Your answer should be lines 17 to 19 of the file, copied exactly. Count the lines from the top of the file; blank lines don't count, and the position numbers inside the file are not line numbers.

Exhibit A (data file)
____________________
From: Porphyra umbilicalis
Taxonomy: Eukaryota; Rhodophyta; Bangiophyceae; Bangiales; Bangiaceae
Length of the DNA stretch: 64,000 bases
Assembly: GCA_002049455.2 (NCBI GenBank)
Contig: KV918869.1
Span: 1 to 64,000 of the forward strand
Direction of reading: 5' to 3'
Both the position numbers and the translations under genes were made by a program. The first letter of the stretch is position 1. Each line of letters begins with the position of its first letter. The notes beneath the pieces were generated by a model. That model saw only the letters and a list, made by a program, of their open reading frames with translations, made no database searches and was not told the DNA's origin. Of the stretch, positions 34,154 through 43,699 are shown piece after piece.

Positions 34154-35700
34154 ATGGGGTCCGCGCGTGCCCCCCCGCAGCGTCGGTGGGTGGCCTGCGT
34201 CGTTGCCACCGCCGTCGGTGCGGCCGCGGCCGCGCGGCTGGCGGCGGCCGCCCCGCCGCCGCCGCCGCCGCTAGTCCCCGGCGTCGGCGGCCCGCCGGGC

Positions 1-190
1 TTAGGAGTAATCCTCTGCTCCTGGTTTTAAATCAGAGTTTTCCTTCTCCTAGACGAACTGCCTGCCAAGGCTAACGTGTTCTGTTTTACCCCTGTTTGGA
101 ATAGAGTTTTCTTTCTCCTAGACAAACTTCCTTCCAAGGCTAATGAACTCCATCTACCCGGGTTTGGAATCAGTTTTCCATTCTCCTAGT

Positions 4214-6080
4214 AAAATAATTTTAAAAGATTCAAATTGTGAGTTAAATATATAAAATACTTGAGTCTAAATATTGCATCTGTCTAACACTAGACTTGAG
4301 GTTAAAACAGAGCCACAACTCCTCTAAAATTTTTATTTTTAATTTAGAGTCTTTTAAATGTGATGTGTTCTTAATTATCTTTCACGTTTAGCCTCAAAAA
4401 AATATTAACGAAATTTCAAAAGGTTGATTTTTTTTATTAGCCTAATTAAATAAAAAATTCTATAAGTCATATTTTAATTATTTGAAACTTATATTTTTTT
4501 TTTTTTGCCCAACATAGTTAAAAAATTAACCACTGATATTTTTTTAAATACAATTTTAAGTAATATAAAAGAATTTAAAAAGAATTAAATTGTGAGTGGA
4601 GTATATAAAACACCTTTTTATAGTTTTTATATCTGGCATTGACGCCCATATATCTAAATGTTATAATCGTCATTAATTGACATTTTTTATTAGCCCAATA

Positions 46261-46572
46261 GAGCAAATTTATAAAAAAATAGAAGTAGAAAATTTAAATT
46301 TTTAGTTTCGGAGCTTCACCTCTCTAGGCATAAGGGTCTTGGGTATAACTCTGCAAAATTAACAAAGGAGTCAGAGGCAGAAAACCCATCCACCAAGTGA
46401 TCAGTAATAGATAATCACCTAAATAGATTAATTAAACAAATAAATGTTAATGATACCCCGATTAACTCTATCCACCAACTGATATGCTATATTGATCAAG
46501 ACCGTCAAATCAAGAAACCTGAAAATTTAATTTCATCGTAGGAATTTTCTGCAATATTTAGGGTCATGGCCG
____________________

4301 GTTAAAACAGAGCCACAACTCCTCTAAAATTTTTATTTTTAATTTAGAGTCTTTTAAATGTGATGTGTTCTTAATTATCTTTCACGTTTAGCCTCAAAAA
4401 AATATTAACGAAATTTCAAAAGGTTGATTTTTTTTATTAGCCTAATTAAATAAAAAATTCTATAAGTCATATTTTAATTATTTGAAACTTATATTTTTTT
4501 TTTTTTGCCCAACATAGTTAAAAAATTAACCACTGATATTTTTTTAAATACAATTTTAAGTAATATAAAAGAATTTAAAAAGAATTAAATTGTGAGTGGA